Today’s vintage recipe for coleslaw is a creamy one centered around Miracle Whip (you could easily use store bought or homemade mayonnaise instead, if you’d prefer) and the tangy, wonderfully yummy inclusion of tarragon vinegar (if you don’t have any on hand, simply add some finely chopped fresh tarragon to white vinegar).

Tarragon – which deserve far more play than it gets, if you asks me – is an alluring, deeply flavourful herb that pairs well with everything from fish to eggs, chicken to lamb, so you can can easily saddle this 1950s coleslaw alongside a wide range of savoury dishes.

{Fabulous with hot meals – like grilled meats, burgers, or ears of piping hot corn – or cold supper alike during the sweltering summer months, coleslaw is a side dish that deserves some love all year long. Vintage Miracle Whip Coleslaw recipe by way of salty cotton on Flickr.}

If however, you (or other members of your family) are not huge tarragon fans, there’s no reason you couldn’t use a different herb vinegar (I’ve made also a similar recipe before with mayonnaise and the zest of from blood oranges, that is thoroughly delicious alongside all manner of grilled meats and vegetables), and by all means, feel free to toss in some carrot, celery, fennel, or spring (green) onion, if you’d like to up the veggie content in this great dish even further.

So while certain cabbage dishes are indeed most often associated with certain seasons, I’ve never felt like coleslaw needed to be tucked away on the proverbial shelf and only brought out when the dog days of summer arrive.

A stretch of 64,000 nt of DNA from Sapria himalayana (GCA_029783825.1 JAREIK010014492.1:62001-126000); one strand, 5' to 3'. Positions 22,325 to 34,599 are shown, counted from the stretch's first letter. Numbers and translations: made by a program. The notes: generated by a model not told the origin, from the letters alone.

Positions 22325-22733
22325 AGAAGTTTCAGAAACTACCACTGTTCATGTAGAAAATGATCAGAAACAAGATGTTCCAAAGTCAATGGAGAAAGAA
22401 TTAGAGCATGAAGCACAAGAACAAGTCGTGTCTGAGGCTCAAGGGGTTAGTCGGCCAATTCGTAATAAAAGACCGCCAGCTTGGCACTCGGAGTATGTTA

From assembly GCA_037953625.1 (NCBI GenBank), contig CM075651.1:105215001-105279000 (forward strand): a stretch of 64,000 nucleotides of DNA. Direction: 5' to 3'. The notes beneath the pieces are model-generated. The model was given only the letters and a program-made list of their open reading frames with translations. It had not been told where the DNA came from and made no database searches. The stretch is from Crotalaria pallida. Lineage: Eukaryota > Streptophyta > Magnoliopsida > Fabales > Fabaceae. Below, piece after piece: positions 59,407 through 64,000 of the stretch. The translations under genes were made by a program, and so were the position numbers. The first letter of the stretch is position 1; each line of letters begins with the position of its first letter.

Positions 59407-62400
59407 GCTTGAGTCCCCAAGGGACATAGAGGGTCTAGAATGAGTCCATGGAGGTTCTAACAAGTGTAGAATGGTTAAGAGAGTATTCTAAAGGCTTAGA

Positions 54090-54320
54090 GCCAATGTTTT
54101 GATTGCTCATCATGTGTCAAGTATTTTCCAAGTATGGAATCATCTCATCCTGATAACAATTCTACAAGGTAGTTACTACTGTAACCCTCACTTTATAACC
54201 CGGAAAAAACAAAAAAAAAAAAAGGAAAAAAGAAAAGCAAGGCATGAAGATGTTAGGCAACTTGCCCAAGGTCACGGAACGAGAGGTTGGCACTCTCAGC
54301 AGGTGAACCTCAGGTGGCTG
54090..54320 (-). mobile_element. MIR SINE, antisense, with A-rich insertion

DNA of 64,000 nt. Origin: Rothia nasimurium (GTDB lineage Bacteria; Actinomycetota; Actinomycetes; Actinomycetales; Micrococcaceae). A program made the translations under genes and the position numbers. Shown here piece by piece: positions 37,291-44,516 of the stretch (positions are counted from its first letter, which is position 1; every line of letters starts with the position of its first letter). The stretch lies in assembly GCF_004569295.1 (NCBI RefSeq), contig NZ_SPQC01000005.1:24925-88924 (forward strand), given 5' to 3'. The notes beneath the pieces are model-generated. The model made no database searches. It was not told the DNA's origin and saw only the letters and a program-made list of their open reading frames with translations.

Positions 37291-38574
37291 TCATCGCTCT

In fact, come to think of it, I probably eat more coleslaw (alongside roasted or pan-fried meats and veggies) in the winter than I do in the summer. No matter the time of the year though, I’m always up for a fantastic, creamy coleslaw like this great 1950s classic.

Peter Pan Collars the Easy Way

There is a post from the lovely Monica Ali at, which shos you how to make the simplest Peter Pan Collar. This could be easily adapted to any style of period collar effectively

You can read the original post here

DIY Peter Pan collar
Posted on April 29, 2012

Cute collars are everywhere. I was looking for a DIY version of Louis Vuittons Peter Pan collars & found this one


For the collar you can use felt or rubber flannel.


If you don´t have this tool I suggest that you glue little rhinestones on it.


Sew a cute button on it to keep the two parts together.


Tie it with a bow behind your neck & your done.


Cute isn´t? The collar is made by & you can visit them here.